First of all, I hope you all had a wonderful and very Happy Valentine’s Day! I cannot state enough how much you shouldn’t go to a restaurant to eat on February 14th. Secondly, I apologize for the lack of posting. However, I believe this post will make up for it.
Kindred souls that we are, Alan and I were raised watching musicals. You know, Singing in the Rain, Seven Brides for Seven Brothers, On the Town, An American in Paris, My Fair Lady, Fiddler on the Roof….well you get the picture. So early in my life I thought Gene Kelly was the sexiest man alive. I mean seriously, he was so sato at his dancing and just looked incredibly good in pants hoisted at his waist (I still think he is drop dead sexy BTW). Names like Fred Astaire, Leslie Caron, Donald O’Connor and Danny Kaye, were staples around my home.
Although I love all the above movies, I would have to say that my favorite all time is Fiddler on the Roof. A very poignant story about Jews in Russia, and the importance of tradition. And of course, you can’t see Fiddler on the Roof and not like Topol playing the lead. That is sort of impossible. Like the Boston Globe states “Topol is to Fiddler on the Roof what Yul Brynner is to The King and I: Tradition“.
So when we heard that Fiddler on the Roof would be playing at PPAC with Topol as Tevye, well we bought tickets of course! If we could, we would’ve bought tickets for all the shows. Alan’s eyes twinkled with joy at the news that we would see Topol in Fiddler on the Roof LIVE.
Thursday we ventured out to Providence to a PPAC that was pretty much sold out. The weather was nice which helped, and I was surprised to see that the PPAC sold alcohol as well. As theaters go, the PPAC is very classic in its looks, and provides great visual from almost all seats. We were upstairs, second section, 2nd row, right in center. Hey, for $53 we had great seats.
I was a bit uneasy, as I didn’t know what to expect. I mean, we own the movie in DVD. Well really we own two copies, we each had one when we got married. But to see a movie on stage would be kind of weird. We hoped no predispositions we had would make us disappointed in the live performance. In hindsight, we were so naive to think that anything could trump Fiddler live.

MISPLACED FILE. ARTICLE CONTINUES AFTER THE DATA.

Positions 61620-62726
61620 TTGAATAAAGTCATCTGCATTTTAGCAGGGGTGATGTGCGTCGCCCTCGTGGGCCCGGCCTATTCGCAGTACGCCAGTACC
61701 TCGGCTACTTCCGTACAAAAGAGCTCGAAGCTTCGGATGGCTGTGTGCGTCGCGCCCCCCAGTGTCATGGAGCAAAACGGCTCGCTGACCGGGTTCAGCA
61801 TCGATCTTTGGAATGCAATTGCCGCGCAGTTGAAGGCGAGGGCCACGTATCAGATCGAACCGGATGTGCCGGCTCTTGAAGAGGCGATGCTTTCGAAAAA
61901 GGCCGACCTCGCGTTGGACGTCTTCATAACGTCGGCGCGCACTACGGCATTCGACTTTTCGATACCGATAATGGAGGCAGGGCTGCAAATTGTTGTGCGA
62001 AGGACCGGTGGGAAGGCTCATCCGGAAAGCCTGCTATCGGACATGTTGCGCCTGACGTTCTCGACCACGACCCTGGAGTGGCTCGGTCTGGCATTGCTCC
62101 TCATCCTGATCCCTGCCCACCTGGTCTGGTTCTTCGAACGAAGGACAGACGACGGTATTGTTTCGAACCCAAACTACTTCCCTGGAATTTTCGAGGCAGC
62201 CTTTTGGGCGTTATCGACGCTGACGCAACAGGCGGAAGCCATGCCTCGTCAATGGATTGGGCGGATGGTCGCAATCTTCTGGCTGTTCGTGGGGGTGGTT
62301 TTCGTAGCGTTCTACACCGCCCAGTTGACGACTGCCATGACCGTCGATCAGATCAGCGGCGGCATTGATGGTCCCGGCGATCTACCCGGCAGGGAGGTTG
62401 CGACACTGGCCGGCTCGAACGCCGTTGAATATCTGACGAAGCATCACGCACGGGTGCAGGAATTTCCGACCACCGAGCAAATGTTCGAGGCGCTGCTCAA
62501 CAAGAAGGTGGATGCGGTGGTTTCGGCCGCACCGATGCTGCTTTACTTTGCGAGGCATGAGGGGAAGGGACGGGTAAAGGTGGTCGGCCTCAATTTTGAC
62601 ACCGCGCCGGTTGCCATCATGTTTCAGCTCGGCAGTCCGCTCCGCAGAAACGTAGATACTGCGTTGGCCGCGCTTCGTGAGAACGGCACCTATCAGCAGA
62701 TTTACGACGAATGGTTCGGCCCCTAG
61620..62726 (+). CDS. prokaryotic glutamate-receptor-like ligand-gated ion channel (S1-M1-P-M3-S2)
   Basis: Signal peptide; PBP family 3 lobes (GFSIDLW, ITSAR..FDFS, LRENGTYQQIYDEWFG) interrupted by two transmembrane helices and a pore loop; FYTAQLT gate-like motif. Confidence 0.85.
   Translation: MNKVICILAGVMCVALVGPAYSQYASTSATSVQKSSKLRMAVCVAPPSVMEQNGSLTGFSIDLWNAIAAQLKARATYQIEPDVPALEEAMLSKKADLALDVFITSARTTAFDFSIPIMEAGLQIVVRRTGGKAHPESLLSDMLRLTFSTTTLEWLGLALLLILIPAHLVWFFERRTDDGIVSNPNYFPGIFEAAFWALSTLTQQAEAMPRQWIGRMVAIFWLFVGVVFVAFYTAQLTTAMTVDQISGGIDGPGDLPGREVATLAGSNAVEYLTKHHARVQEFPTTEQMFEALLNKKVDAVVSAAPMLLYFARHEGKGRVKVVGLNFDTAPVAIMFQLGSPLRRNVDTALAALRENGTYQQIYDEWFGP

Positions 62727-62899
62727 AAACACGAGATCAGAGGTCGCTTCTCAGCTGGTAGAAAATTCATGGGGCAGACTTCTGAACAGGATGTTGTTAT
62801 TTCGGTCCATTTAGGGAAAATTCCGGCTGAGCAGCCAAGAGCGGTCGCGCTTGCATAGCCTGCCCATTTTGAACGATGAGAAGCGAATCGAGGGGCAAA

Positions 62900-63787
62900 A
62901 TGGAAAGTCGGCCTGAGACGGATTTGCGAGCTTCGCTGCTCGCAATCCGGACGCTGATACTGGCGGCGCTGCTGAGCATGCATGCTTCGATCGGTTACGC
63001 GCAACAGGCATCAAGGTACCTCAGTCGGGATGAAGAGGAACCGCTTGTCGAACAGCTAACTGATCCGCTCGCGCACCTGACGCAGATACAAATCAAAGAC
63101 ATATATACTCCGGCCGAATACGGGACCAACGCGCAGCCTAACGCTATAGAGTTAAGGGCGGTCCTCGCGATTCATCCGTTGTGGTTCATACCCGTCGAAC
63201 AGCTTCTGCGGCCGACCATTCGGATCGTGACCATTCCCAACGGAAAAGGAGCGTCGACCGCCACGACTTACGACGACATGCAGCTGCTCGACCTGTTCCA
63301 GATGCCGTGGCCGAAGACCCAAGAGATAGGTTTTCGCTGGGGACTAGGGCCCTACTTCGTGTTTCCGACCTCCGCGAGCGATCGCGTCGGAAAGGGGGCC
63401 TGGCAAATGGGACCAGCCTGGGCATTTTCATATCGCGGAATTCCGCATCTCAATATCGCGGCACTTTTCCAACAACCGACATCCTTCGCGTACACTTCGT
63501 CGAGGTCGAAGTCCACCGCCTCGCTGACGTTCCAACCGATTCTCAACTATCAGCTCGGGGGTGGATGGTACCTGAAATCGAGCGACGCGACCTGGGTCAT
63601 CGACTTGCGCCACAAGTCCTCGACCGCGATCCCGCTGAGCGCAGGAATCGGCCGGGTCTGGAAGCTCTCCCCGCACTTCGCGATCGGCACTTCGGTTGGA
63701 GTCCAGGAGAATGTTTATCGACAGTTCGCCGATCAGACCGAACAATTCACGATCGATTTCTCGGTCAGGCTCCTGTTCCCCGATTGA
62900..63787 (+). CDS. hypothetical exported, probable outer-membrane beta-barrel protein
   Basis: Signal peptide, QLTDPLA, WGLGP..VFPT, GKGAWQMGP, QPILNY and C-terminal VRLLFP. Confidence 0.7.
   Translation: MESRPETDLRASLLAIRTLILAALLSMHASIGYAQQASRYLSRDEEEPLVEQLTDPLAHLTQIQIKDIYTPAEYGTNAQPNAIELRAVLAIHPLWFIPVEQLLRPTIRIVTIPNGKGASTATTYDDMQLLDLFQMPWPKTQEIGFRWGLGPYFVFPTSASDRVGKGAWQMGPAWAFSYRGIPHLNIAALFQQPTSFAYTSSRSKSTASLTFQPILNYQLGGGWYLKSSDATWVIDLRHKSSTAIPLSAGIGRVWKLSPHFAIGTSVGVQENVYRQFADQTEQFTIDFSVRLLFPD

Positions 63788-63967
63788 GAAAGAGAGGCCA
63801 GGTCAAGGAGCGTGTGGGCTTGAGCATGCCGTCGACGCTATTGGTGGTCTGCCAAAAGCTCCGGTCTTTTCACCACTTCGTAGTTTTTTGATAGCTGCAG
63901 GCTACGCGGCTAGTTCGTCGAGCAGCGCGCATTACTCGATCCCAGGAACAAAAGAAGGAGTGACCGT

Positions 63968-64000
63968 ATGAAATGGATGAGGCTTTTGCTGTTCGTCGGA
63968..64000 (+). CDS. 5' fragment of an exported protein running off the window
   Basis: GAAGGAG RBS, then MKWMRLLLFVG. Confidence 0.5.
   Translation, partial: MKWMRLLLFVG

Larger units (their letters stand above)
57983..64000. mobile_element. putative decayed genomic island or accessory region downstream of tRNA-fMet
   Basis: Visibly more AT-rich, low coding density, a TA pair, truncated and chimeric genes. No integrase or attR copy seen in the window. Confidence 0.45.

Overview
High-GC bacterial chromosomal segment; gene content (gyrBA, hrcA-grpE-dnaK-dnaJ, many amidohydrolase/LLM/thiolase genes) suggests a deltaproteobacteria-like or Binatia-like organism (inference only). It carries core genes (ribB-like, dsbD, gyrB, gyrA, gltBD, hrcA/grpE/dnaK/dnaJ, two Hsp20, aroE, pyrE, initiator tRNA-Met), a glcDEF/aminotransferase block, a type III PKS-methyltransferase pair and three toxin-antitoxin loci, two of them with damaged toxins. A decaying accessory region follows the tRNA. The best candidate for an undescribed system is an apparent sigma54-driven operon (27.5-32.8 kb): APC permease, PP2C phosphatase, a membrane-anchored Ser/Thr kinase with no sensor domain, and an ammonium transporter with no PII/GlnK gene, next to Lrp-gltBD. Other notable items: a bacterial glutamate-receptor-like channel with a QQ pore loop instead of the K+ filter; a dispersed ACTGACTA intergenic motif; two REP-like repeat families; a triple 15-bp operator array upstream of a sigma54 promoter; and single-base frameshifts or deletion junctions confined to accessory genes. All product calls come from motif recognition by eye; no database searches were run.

The live show opens much like the movie explaining the metaphor of the title: that tradition is what keeps us balanced and without it our lives would be as shaky as a Fiddler on the Roof, followed with it a powerful, heart stirring performance of Tradition.
Again we did not know what to expect, since in a stage you don’t get all the landscape that you get in the movie. Wanna know something? You don’t even miss it. The live performance of Fiddler is so out of this world, that it takes you with it. It sucks you into Anatevka and does not let you go until it ends.
The show, which is as long as the movie, is an emotional experience that raises every hair of your skin, and give you goosebumps all over. Tevye takes you through his life and his decisions which of course challenge him to bend the Tradition without breaking it. To love Fiddler on the Roof, you have to fall in love with Tevye who presents a candid, humorous and emotional yet realistic man that, like most of us, converses and has his disagreements with God. Another number as powerful, if not more in the live performance, is one of my and Alan’s favorite If I Were a Rich Man.
If you haven’t seen the movie I wholeheartedly recommend you do. We can all identify with Tevye in our lives. Besides, the musical score of the movie will hit deep within your soul. One of the main reasons I always liked musicals is because I’m a dancer and most of them always had wonderful dance sequences. Fiddler on the Roof, relies more on the word than the dance. It is a very well written script, with great attention to detail. However, there is one dance scene that if you like folklore you’ll love since it blend Jewish dance with the Slavic influence of the area and results in The Bottle Dance.
It must come as no surprise, that we did not want the show to end, that Topol was an even better Tevye in person, and that the live performance surpasses the movie on so many levels that we were left awestruck. We’ve been singing Fiddler on the Roof songs all weekend long, and I’m pretty sure that in less than 48 hours, we’ll lose our sanity and pop the DVD to attempt to re-live the experience we just had.
We’ve seen many Broadway shows, and they each have their charm. To date Les Miserables and The Phantom of the Opera were the ones that had moved me the most. Les Miserables had me crying almost the entire performance. Chicago and 42nd Street were also great shows, as was Fosse. But nothing compares to seeing Fiddler on the Roof live on stage. If you have the opportunity to see the show, by all means go. You will not regret it.
Our only regret is that my mother in law, who absolutely loves this film, was not able to enjoy this.
I leave you know with one of the lesser known numbers and one of my favorites (Alan likes Matchmaker), Do You Love Me. Hope this post is enough to at least get some of you to watch and enjoy the film.